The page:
Google Can Now Translate Into Five New Languages, Including Marathi

Google has now added five new languages to its existing offerings in Google Translate- Bosnian, Cebuano, Hmong, Javanese and Marathi. This brings the total number of languages supported by Google Translate to seventy.

The addition of Marathi to the service has improved the India connect with Google in a big way- this development takes the number of languages to eight, which I think is pretty good. the other ones already a part of the list are Bengali, Gujarati, Hindi, Kannada, Tamil, Telugu and Urdu. Bosnian is the official language of Bosnia and Herzegovina, Cebuano is spoken in the Philippines is Hmong spoken in countries like China, Vietnam and Laos and Javanese, the second most-spoken language in Indonesia.

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All of them except for Bosnian are considered to be in alpha status, so the guys at Google Inc. still have a lot of work to do, but the company states confidently it will continue to test and improve their functionality in time.

“If you took a quick snapshot of content available on the web, you might think that everyone around the world spoke English, Chinese, French or Spanish,” says Google Translate program manager Sveta Kelman. “But in fact, millions of people around the world speak an incredible array of languages that currently have a small presence across the web.”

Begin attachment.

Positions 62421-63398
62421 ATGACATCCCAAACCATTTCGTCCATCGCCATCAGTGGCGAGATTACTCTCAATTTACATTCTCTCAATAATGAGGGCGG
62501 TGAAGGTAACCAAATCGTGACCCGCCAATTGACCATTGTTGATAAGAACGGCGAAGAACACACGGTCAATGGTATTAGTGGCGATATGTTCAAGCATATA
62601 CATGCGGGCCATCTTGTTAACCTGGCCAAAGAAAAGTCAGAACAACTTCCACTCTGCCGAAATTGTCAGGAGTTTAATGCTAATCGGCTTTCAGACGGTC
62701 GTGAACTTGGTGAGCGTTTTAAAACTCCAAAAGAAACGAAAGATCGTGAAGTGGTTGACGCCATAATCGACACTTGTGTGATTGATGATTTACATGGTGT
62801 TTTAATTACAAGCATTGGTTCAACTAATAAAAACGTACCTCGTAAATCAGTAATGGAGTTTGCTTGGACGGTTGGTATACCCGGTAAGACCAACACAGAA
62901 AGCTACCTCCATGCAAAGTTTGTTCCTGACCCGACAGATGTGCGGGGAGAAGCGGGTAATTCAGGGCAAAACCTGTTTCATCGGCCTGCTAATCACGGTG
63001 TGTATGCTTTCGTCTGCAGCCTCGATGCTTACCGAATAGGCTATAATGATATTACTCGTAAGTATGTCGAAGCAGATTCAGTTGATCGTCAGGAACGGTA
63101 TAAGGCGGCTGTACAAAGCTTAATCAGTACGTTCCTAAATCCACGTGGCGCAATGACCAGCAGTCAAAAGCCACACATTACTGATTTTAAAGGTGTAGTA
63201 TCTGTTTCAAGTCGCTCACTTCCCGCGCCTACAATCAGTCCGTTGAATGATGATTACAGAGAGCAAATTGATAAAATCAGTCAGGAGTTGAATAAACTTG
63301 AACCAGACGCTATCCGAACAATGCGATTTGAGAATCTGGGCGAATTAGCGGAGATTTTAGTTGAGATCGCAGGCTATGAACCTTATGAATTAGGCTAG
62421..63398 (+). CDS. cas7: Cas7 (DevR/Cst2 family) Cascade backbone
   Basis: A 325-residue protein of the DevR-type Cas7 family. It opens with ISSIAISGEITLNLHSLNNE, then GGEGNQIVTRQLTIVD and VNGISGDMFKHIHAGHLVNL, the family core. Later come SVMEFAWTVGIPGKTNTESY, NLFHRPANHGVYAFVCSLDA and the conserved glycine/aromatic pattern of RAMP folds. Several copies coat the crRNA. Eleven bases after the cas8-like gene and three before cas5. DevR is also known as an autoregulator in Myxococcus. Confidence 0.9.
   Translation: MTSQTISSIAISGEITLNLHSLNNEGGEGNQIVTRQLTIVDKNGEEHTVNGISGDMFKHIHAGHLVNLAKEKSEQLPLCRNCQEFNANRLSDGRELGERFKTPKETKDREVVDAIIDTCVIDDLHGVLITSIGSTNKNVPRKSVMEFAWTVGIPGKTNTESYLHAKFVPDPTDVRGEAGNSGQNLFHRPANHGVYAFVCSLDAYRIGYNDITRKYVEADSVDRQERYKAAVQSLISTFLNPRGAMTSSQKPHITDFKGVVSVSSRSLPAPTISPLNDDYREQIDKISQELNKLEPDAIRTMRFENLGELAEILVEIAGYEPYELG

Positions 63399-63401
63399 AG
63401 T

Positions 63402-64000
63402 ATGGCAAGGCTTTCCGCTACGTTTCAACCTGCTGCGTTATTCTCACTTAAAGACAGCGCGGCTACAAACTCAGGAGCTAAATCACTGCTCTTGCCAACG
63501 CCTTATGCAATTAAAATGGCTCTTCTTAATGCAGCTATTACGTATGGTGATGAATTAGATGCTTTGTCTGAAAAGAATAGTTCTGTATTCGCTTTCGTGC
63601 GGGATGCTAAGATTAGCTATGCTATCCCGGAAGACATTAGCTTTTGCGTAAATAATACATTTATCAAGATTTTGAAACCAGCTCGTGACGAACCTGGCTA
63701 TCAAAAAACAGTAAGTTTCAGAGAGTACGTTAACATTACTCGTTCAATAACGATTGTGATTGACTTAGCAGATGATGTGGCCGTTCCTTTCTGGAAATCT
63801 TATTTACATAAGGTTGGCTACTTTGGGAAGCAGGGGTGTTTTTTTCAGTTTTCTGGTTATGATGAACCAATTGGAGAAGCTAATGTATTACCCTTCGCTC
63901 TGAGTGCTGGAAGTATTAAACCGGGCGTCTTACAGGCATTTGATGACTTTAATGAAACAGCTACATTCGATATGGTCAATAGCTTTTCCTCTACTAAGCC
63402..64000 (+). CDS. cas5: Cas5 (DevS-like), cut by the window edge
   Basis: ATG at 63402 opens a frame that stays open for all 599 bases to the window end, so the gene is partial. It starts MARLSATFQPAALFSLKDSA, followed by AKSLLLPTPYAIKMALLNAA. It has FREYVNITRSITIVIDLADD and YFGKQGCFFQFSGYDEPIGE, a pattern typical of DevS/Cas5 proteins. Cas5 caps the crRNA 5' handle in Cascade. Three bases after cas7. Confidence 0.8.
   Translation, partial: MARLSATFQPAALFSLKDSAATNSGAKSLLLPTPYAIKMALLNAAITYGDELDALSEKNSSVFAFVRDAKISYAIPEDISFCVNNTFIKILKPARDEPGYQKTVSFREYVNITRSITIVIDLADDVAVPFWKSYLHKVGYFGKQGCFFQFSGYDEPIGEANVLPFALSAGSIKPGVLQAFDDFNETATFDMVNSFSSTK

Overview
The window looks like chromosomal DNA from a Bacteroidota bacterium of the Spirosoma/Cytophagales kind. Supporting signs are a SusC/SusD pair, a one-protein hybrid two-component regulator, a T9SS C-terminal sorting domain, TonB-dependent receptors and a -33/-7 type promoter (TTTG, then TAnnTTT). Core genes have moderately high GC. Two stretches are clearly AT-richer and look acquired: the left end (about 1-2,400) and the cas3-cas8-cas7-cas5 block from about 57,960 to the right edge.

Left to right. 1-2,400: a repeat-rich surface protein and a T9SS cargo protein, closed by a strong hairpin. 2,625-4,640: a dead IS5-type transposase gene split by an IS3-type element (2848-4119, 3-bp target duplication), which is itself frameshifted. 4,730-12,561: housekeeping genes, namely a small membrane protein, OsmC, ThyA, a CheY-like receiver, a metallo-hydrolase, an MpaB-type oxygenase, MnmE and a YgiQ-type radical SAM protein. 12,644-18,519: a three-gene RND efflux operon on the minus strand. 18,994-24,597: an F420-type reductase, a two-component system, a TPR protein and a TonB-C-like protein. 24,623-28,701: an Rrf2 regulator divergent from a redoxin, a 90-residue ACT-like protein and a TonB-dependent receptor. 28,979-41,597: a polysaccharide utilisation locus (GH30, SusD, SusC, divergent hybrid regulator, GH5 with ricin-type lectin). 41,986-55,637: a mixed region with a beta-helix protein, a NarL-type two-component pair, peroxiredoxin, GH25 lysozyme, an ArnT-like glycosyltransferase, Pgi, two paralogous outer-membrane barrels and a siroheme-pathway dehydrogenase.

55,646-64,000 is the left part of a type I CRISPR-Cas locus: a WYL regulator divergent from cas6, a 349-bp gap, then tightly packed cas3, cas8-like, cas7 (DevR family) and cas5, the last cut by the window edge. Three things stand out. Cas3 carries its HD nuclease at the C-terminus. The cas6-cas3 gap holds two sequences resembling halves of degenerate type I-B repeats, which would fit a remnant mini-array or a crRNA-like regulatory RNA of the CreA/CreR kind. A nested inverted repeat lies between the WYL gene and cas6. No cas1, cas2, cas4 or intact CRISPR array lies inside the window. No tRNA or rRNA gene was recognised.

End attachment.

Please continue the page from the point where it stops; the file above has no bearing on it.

According to Google’s in-house studies and reports, the five new languages will aid more than 183 million souls across the globe and thereby directly improve their World Wide Web experience.

Google has been upping its ante for India and I’m really pleased about the inclusion of Marathi in the service. This is another strong indicator about the strong focus Google has always put on different regions of the world, especially India, and I’m sure it will continue to do so. It launched Google Play Movies and Books in India in the last couple of months too.

I believe Google’s step is in the right direction. More and more people are jumping on to the Internet bandwagon, and general netizens too come across a phrase or two which is in a language they can’t comprehend. I’m sure most of you agree the web has quite a bit of regional content and who wouldn’t like to translate the particular webpage and understand what’s been written.

You can use the web Google Translate or download the app from App Store and the Play Store for free.

Source | Google

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